alias cp='cp -i'
alias mv='mv -i'

To rename a file based on its existing name, mv alone is no help. You need to either use another tool, or arrange to provide mv with the full destination name. One way to do what you were trying to do is with brace expansion, which lets you specify words with a common stem.

mv id_rsa{,.old}

The shell expands this to mv with the arguments id_rsa (id_rsa concatenated with the empty string) and id_rsa.old (id_rsa concatenated with .old).

To mass-rename files according to patterns, the most commonly useful tools are zmv (zsh only), prename and mmv. To rename all files of the form from id_SOMETHING to id_SOMETHING.old, you can use

zmv 'id_*' '$f.old'
mmv 'id_*' 'id_#1.old'
prename 's/$//' id_*
share|improve this answer
    
Also repren... – Deer Hunter Mar 14 at 5:06
2  
In your last case (wildcard expands to one or more elements, the last being a directory), then wouldn't the source file and the others that match the expansion be moved into the directory? – TripeHound Mar 14 at 10:33
1  
ITYM most Bourne-like shells; the Thomson shell, csh, tcsh, zsh, fish don't leave the pattern unexpanded as it would be a silly thing to do (something broken by the Bourne shell) – Stéphane Chazelas Mar 14 at 12:49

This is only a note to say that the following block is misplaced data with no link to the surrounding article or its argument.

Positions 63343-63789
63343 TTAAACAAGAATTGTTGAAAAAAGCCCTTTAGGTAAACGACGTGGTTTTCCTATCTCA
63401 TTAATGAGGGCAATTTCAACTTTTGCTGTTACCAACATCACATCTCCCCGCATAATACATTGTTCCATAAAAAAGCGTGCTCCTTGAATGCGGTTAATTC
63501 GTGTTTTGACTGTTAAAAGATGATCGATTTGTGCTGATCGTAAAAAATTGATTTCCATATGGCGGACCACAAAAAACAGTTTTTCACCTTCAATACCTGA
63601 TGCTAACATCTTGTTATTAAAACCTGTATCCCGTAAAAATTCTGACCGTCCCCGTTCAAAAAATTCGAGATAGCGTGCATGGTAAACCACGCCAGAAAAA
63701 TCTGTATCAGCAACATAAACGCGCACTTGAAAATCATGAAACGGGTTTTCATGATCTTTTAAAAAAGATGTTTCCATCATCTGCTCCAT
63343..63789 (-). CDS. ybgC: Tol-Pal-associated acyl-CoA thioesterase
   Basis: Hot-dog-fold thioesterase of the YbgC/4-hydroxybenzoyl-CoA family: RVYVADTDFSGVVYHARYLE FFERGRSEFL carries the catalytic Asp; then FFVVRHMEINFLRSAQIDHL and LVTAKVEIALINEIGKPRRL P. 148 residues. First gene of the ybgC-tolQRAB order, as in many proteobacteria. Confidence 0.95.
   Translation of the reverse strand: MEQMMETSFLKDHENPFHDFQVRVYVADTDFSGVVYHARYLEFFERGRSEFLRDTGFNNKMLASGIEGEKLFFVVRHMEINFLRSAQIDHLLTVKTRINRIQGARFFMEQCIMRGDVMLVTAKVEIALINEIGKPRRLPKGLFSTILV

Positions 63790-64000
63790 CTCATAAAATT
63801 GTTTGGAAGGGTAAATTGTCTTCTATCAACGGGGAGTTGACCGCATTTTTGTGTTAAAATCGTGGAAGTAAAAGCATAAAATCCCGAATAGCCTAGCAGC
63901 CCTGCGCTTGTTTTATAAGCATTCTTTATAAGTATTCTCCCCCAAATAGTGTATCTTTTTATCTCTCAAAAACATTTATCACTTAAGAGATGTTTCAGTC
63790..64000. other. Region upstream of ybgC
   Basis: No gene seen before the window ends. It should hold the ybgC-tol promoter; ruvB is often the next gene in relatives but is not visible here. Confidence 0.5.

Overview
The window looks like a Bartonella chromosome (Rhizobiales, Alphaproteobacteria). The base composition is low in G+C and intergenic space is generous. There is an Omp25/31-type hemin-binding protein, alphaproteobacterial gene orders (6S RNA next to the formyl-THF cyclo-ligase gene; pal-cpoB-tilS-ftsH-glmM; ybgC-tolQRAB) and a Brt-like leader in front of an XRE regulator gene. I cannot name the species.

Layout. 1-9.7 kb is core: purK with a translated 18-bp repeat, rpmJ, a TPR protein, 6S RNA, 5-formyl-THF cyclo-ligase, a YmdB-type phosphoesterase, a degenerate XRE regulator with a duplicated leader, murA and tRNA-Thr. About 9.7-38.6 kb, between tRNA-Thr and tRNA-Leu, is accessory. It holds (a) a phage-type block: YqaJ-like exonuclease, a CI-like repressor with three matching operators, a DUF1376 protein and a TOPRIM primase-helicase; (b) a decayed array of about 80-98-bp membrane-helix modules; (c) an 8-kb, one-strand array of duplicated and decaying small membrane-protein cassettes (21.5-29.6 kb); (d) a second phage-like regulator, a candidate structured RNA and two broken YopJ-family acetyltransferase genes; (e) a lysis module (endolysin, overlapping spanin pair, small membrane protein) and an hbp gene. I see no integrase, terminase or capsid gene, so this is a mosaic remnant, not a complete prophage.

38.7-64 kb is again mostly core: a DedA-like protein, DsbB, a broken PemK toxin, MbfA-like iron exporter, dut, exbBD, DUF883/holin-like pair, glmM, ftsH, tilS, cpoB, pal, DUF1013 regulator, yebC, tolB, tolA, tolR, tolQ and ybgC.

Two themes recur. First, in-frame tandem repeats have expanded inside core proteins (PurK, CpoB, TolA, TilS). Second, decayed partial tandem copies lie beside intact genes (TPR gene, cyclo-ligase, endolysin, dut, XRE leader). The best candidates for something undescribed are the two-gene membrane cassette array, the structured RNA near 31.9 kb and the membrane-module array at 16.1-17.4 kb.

1  
So, the Bourne shell (and bash) are singularly responsible for people saying find . -name *.doc … — it blows up in other shells (except for the unlucky case where the glob matches one file in the current directory).  I wonder why Bourne thought that was a good idea. – Scott Mar 14 at 13:47
1  
@BojanLandekić The problem is that find . -name *.doc in Bourne/POSIX shells means different things depending on the number of files that match the pattern *.doc in the current directory: if there is none, it's equivalent to find . -name '*.doc'; if there is exactly one, e.g. foo.doc, it's equivalent to find . -name foo.doc; and if there's more than one and no weird file names then find will complain of a syntax error. – Gilles Mar 14 at 21:15